Shalim Ali at OU conference collecting research award.

What is ‘personal impact’ in research? A spotlight on the experiences of our co-leaders and photovoice participants

In this blog, we share some of the fantastic personal impacts experienced by our co-leaders; B, Shalim and Stuart, and our photovoice participants; M and Oliver, due to their involvement in this project.

Stuart is smiling and standing in front of the feeling at home interactive board.

Impact in research

When we discuss ‘impact’, we can separate academic impact from non-academic impact. Academic impact refers to a research project’s impact within academia, for example, by publishing research papers, and adding to the knowledge within the academic community.

Non-academic impact refers to the impact of research in broader society. Impact has been defined as an effect on, change or benefit to the economy, society, culture, public services, health, the environment, or quality of life, beyond academia. It is important that research benefits wider society, individuals, organisations, or even nations beyond the academic sphere, to achieve a meaningful and positive impact in the community.

We wanted to explore how our Feeling at Home study had improved aspects of our community, such as our skills, policies, and health.

Cartoon of a diverse group of people within a community standing together

The personal impacts of the Feeling at Home project

Here we share the positive, personal impacts that the Feeling at Home project has had for our co-leaders and photovoice participants, in their own words. These impacts have included gaining new skills, social networks, and knowledge, showing how research can impact individual people as well as communities.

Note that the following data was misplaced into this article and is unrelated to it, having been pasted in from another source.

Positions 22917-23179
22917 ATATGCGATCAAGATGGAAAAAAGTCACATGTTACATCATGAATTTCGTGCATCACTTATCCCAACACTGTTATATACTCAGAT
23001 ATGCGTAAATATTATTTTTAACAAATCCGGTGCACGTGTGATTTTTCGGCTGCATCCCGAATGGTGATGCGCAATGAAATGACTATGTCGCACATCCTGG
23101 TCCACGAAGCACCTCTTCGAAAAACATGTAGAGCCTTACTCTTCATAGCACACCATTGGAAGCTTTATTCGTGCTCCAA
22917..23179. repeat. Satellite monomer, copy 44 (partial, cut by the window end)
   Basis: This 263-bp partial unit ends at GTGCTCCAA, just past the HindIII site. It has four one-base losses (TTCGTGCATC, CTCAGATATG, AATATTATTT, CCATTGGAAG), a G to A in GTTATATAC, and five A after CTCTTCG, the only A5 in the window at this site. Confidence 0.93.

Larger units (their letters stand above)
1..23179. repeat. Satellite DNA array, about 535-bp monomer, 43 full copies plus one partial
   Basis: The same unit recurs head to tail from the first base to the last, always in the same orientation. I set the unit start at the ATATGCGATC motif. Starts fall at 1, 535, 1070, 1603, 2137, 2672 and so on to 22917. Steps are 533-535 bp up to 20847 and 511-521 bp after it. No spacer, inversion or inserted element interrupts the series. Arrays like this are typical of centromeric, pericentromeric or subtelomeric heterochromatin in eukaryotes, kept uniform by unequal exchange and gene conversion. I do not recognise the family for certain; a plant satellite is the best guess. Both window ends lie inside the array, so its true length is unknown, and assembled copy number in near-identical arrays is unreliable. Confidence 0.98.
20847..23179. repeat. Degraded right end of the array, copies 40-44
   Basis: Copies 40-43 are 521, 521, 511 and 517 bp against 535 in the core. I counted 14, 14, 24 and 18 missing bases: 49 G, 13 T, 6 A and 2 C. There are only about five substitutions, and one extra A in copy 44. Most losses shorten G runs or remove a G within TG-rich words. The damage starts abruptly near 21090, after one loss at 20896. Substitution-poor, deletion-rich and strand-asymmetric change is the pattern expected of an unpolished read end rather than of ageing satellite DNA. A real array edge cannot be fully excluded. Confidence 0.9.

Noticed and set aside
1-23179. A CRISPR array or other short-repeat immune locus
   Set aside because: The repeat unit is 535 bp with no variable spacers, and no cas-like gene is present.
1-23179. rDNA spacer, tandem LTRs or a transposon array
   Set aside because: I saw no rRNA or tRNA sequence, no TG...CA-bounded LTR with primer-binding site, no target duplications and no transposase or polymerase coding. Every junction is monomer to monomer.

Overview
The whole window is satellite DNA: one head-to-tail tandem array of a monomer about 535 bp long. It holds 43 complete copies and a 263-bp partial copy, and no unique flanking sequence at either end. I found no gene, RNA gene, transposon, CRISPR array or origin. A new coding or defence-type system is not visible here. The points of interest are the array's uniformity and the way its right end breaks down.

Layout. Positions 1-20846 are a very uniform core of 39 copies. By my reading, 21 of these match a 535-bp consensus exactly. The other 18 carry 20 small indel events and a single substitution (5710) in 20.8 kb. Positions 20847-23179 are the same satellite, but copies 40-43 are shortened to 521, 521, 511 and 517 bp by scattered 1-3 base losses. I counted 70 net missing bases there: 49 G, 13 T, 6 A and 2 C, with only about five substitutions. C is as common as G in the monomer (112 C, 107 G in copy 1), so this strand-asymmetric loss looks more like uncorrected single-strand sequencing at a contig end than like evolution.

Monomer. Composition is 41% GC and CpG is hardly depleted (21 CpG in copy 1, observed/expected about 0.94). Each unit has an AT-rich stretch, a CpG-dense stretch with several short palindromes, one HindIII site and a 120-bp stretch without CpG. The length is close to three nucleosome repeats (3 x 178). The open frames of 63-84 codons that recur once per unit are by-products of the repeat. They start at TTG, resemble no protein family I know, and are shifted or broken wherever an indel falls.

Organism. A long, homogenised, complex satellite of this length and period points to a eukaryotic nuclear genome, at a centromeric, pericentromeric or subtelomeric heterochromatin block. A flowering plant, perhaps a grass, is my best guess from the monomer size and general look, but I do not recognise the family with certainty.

B’s experience

B, who has lived experience of a learning disability, was one of the three co-leaders of our exhibitions and photovoice group. His role involved supporting people to use their cameras and facilitating the group sessions.

Has your role on the project led to any positive impact? If so, how?

B: Yes. It was the first job application I did, and my first interview. It helped me get my role as a volunteer with George Shearing Youth Club. I have more confidence with people and with helping people with learning disabilities like me. I have more confidence speaking in public (and I did this in the opening presentation at the Science Gallery). I have realised how lucky I am in my home and my support. I have met lovely new people and learned new things. I have also visited new places.

Stuart’s experience

Stuart, who has lived experience of a learning disability, was also one of the three co-leaders of our exhibitions and photovoice groups. His role involved taking photographs, supporting people with using their cameras and facilitating the group sessions.

Has your role on the project led to any positive impact? If so, how? 

Stuart: [I have learned] to take my time with the camera, sometimes my photos come out a bit blurred, so take my time a bit more. I also direct my own videos as well. Take my time with photos and figure out what to take photo wise. [It has] made me happier in myself. Used to be a bit down before but now I’m happy again. Through meeting people and having more things to do.

Shalim’s experience